A numerical study on firefighter nasal airway dosimetry of smoke particles from a realistic composite deck fire

Xu, X, Shang, Y, Tian, L, Weng, W and Tu, J 2018, 'A numerical study on firefighter nasal airway dosimetry of smoke particles from a realistic composite deck fire', Journal of Aerosol Science, vol. 123, pp. 91-104.


Document type: Journal Article
Collection: Journal Articles

Title A numerical study on firefighter nasal airway dosimetry of smoke particles from a realistic composite deck fire
Author(s) Xu, X
Shang, Y
Tian, L
Weng, W
Tu, J
Year 2018
Journal name Journal of Aerosol Science
Volume number 123
Start page 91
End page 104
Total pages 14
Publisher Elsevier
Abstract Inhalation exposure to smoke particles emitted from fire grounds could induce respiratory and cardiovascular diseases to firefighters and emergency responders. Understanding the detailed smoke-particle deposition distribution and dosages in nasal airway is of significant value to inhalation risk assessment. In this study, a realistic firefighter nasal airway model, accounting for facial features and external environment was employed to study the inhalation and deposition of smoke particles emitted from a composite deck fire. Particle size distribution and concentration used in the simulation were from the Underwriters Laboratories large-scale fire experimental data. Deposition patterns and a method for calculating particles dosimetry (in number, mass and surface area) were analyzed. The dosages in the firefighter nasal cavity, middle turbinate, middle meatus, onto the face and penetrated under various inspiration rates were discussed. The aspiration ratio was also considered in the exposure inhalation risk assessments. Three deposition hot spots were identified in the nasal cavity: nasal vestibule, nasopharynx and middle meatus. The breathing flow rate did not affect the aspiration ratio significantly, while the particle density was an obvious impact factor to aspiration ratio of larger size of micron particles (> 5 µm). Greater than 97% of number dosages were from nanoparticles in all simulated areas, yet the nanoparticle mass dosages and surface dosages only took up around 50%. In addition, majority (about 98%) of particles in composite deck fire scenario penetrated into lower airways or even into the lungs. Meanwhile, the dosages in all metrics onto the face were less than those in nasal cavity, but higher than those in the middle meatus and turbinate. Smaller sized particles (such as nanoparticles) were more likely to deposit onto the face than being inhaled into nasal cavity at high flow rate due to the intensive diffusion. Mass carrier (larger sized) particle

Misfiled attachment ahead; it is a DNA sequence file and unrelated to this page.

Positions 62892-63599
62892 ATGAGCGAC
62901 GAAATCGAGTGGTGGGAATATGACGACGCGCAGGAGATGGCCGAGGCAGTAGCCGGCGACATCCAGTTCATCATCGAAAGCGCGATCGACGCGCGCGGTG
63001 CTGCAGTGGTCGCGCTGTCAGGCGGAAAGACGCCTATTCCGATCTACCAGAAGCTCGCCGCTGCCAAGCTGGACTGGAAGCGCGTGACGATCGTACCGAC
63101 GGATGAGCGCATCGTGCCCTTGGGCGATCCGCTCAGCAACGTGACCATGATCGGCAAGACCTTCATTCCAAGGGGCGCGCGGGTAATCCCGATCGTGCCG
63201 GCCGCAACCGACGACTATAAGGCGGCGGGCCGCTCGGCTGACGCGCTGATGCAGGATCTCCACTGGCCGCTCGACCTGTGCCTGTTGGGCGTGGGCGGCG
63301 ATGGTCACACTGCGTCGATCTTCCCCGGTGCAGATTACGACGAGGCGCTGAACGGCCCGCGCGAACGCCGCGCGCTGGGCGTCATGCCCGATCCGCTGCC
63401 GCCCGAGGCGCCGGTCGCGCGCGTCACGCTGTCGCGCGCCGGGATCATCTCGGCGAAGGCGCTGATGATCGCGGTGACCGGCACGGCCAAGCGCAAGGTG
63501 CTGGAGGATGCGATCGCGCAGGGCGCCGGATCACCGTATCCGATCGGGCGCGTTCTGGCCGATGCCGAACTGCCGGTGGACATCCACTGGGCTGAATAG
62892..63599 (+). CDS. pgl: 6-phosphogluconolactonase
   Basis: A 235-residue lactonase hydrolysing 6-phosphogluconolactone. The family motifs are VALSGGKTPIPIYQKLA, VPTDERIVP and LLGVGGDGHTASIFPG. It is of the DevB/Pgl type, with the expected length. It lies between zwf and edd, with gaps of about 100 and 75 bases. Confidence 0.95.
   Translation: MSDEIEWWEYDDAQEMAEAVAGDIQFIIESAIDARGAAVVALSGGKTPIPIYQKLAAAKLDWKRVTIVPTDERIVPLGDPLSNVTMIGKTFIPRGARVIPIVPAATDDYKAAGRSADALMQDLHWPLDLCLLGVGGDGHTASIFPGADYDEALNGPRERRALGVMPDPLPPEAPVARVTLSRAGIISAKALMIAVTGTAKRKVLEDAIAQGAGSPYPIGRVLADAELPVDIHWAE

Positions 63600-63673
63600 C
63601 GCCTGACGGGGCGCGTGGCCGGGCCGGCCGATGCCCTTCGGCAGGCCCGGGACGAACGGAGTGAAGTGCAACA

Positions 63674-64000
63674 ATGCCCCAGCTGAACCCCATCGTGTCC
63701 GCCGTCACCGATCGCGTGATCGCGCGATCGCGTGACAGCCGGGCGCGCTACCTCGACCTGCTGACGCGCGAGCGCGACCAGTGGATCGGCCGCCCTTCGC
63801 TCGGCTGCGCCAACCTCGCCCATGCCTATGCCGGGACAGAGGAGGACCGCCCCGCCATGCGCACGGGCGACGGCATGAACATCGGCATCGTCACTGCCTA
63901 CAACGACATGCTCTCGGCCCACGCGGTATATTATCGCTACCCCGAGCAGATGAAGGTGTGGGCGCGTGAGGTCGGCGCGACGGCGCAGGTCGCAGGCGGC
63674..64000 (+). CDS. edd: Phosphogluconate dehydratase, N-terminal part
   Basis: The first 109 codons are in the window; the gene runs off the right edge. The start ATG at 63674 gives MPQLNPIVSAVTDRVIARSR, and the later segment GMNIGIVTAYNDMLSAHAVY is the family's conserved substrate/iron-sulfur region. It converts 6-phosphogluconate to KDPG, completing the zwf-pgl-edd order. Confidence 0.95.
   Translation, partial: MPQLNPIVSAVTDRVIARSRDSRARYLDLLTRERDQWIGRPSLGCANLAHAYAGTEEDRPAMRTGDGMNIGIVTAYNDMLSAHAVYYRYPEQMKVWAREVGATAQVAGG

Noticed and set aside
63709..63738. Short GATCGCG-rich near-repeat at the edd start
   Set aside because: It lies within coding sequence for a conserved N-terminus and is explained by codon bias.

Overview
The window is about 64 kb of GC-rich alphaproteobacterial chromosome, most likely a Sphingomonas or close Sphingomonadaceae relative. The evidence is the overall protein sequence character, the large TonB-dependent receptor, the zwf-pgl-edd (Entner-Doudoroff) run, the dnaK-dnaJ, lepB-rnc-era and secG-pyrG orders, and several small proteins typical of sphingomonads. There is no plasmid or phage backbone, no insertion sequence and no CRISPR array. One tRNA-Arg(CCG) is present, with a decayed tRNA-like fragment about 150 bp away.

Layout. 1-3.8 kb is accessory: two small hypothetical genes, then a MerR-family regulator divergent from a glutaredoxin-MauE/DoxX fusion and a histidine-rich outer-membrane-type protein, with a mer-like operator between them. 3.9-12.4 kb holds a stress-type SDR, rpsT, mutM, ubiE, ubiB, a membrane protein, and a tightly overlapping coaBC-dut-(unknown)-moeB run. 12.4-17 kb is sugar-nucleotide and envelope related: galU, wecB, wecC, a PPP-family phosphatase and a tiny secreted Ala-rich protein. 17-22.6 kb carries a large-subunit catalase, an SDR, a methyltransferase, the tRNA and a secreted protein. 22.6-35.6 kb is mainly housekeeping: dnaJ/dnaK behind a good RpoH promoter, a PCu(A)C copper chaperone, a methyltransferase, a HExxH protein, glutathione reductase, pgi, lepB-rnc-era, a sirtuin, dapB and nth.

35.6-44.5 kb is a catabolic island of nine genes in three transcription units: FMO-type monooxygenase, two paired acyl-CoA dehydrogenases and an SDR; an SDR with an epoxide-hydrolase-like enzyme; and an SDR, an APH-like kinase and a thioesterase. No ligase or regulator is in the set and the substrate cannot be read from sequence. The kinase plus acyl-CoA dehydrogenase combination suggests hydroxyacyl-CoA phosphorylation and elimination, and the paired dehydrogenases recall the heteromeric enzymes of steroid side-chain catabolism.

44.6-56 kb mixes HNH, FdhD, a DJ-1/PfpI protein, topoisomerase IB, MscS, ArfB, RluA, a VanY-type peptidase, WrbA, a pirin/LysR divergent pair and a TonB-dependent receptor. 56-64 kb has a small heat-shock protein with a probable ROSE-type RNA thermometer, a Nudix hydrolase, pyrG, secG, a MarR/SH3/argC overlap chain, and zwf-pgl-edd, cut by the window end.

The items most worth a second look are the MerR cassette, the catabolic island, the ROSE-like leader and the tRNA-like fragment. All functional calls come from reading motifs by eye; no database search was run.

Subject Numerical Modelling and Mechanical Characterisation
Keyword(s) CFD
Firefighter inhalation assessment
Nasal deposition pattern
Smoke particle dosimetry
DOI - identifier 10.1016/j.jaerosci.2018.06.006
Copyright notice © 2018 Elsevier Ltd. All rights reserved.
ISSN 0021-8502
Versions
Version Filter Type
Citation counts: Scopus Citation Count Cited 0 times in Scopus Article
Altmetric details:
Access Statistics: 13 Abstract Views  -  Detailed Statistics
Created: Wed, 19 Sep 2018, 13:27:00 EST by Catalyst Administrator
© 2014 RMIT Research Repository • Powered by Fez SoftwareContact us